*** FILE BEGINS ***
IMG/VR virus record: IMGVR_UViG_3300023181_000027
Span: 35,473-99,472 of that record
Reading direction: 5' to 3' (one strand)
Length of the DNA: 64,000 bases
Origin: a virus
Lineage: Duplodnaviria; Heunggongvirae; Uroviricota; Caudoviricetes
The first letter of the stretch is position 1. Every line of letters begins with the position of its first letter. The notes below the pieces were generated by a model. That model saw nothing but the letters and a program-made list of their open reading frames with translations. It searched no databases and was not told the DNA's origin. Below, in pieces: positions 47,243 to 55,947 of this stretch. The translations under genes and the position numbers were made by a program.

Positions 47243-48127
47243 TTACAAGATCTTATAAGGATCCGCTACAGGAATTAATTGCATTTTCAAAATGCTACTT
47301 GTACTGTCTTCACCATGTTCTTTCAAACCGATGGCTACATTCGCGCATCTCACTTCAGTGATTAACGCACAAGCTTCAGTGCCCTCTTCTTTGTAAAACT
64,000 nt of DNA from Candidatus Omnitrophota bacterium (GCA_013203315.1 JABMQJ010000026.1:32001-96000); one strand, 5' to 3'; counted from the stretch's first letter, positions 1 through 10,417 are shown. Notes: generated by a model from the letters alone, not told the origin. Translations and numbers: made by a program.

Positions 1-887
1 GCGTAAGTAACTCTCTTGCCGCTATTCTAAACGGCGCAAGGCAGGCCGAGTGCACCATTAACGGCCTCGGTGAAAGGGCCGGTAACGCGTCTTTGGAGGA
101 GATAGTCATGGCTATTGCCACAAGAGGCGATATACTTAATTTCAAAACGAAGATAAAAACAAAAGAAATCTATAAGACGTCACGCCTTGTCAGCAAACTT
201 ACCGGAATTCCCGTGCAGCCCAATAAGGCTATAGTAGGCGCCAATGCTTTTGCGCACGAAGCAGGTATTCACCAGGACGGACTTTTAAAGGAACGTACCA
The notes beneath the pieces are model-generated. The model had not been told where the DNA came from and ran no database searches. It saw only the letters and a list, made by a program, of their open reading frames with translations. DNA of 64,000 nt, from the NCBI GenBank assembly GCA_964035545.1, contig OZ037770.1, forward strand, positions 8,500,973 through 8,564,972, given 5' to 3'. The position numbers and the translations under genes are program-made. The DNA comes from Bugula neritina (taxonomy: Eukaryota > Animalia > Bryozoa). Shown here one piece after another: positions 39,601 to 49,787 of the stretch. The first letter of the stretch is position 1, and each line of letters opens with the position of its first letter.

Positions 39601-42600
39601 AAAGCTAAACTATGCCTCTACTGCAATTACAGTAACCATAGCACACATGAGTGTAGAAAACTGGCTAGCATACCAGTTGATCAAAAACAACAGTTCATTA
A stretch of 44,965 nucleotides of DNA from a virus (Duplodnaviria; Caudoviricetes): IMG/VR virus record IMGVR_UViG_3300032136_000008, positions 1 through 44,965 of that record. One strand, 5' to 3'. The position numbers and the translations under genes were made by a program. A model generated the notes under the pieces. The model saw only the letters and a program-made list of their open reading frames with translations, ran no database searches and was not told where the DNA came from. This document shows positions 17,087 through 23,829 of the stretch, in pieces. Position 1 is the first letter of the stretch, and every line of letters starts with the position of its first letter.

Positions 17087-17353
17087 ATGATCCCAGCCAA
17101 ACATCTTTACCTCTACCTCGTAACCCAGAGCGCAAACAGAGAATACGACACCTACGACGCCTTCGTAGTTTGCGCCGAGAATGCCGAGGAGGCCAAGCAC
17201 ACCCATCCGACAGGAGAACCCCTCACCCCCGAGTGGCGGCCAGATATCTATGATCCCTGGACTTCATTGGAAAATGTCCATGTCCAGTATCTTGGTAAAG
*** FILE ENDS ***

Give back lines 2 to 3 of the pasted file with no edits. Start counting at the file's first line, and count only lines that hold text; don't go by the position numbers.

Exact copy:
Span: 35,473-99,472 of that record
Reading direction: 5' to 3' (one strand)